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By Adam Zoll | 10-25-2013 11:00 AM

Financial Education a Must for Women

Women typically have fewer years in the workforce and live longer than men, so it's critical for them to be educated about saving for retirement as well as family finances, says TIAA-CREF's Sheila Gugliuzza.

Adam Zoll: For Morningstar, I'm Adam Zoll. Women have made tremendous strides in the workplace in recent decades, but when it comes to their personal finances, many still have questions. Here to talk about some of these questions and ways to address them is Sheila Gugliuzza. Sheila is a wealth manager for TIAA-CREF based here in Chicago.

Sheila, thanks for being with us.

Sheila Gugliuzza: Thanks for having me.

Zoll: Let’s first talk about why there is a need for financial-literacy education, specifically for women. What are some of the financial challenges they face that maybe unique to women?

Gugliuzza: One of the interesting elements for women is often they spend 10 years out of the workforce. A large percentage are taking care of kids or taking care of parents, and if you're out of workforce, you're not earning money. So, you're not saving for retirement.

Another element that's critical for women is we tend to live longer, which can be great, except if you're not saving for retirement, it can put more stress on your savings to provide for you throughout your retirement years.

Zoll: Is the issue not saving, or is it not being informed about saving and actually being educated in terms of why it's important to save earlier?

Gugliuzza: Well, they complement one another. The more you now and are comfortable with why you should be saving, and how you should be utilizing the money, it encourages you to do so. In addition, if you are not spending the time in the workforce, you're not participating in your 401(k) or 403(b) or whatever employer retirement plan may be available to you.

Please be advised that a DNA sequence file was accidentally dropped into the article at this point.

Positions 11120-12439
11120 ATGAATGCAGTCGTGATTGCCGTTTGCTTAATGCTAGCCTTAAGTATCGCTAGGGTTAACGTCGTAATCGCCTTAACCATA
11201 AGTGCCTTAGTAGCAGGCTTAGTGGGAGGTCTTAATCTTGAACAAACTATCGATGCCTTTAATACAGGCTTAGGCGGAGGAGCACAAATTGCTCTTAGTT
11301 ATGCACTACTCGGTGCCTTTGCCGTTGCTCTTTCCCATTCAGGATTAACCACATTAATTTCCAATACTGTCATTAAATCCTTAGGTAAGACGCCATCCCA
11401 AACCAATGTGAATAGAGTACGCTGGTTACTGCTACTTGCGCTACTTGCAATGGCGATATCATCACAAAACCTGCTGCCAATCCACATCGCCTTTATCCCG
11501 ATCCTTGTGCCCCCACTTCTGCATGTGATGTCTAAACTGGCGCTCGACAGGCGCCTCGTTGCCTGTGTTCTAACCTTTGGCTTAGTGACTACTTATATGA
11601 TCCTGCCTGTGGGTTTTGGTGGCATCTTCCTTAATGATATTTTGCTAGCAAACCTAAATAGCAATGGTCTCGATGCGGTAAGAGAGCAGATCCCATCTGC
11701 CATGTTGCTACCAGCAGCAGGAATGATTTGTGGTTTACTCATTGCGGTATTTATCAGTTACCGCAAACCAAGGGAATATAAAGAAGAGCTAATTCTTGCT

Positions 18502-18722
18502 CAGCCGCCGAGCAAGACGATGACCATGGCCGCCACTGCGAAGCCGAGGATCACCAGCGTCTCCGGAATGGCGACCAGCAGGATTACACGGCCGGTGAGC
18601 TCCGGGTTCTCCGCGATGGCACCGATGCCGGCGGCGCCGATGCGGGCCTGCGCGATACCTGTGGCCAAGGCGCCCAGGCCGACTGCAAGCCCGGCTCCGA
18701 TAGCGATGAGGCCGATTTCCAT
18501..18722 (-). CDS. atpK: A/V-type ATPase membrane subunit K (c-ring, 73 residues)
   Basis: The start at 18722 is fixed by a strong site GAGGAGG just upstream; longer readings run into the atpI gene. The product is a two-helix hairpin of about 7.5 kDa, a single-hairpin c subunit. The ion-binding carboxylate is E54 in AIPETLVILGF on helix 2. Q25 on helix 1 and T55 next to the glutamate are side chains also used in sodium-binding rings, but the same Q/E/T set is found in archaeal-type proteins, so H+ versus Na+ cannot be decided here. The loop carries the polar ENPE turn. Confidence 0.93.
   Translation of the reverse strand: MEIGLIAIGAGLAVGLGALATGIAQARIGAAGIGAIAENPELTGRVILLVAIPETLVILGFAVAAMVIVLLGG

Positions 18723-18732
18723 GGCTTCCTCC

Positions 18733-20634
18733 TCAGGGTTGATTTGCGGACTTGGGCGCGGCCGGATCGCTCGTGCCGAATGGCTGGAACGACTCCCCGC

Zoll: You mentioned, for example, longevity. For many women, I would imagine a divorce or being widowed, in many cases an unanticipated event probably throws them into the situation where they suddenly need to get educated, but by then they need to take a crash course. So, I would assume that that getting educated before something drastic happens, a life-changing event happens, is probably pretty key.

Gugliuzza: It is. One of the things that I've learned particularly as I've gotten more gray hair over the years is unexpected things happen in life. That is just the way it is. It can be something big like a divorce or a loved one dying. It can be something smaller like a basement getting flooded, but there is stress that happens to our finances. And the more prepared we are for them, the better able we are to deal with them.

A critical element for women, particularly women that tend to have their husbands do the finances at home, is if you're not thinking that your financial situation and then you're thrown into owning that when your husband dies or a divorce happens, it adds to the stress that you're already feeling.

So, when you want to be mourning your husband, or figuring out your life without this partner, you are also taking on this burden of learning about finances, which can make the situation so much more overwhelming. And that's why we think it's so critical to learn about finances earlier. If you can make it part of your life and learn a little bit year after year, then you become comfortable with it, and it doesn't feel like all of a sudden you need a Ph.D. in something you never cared about before.

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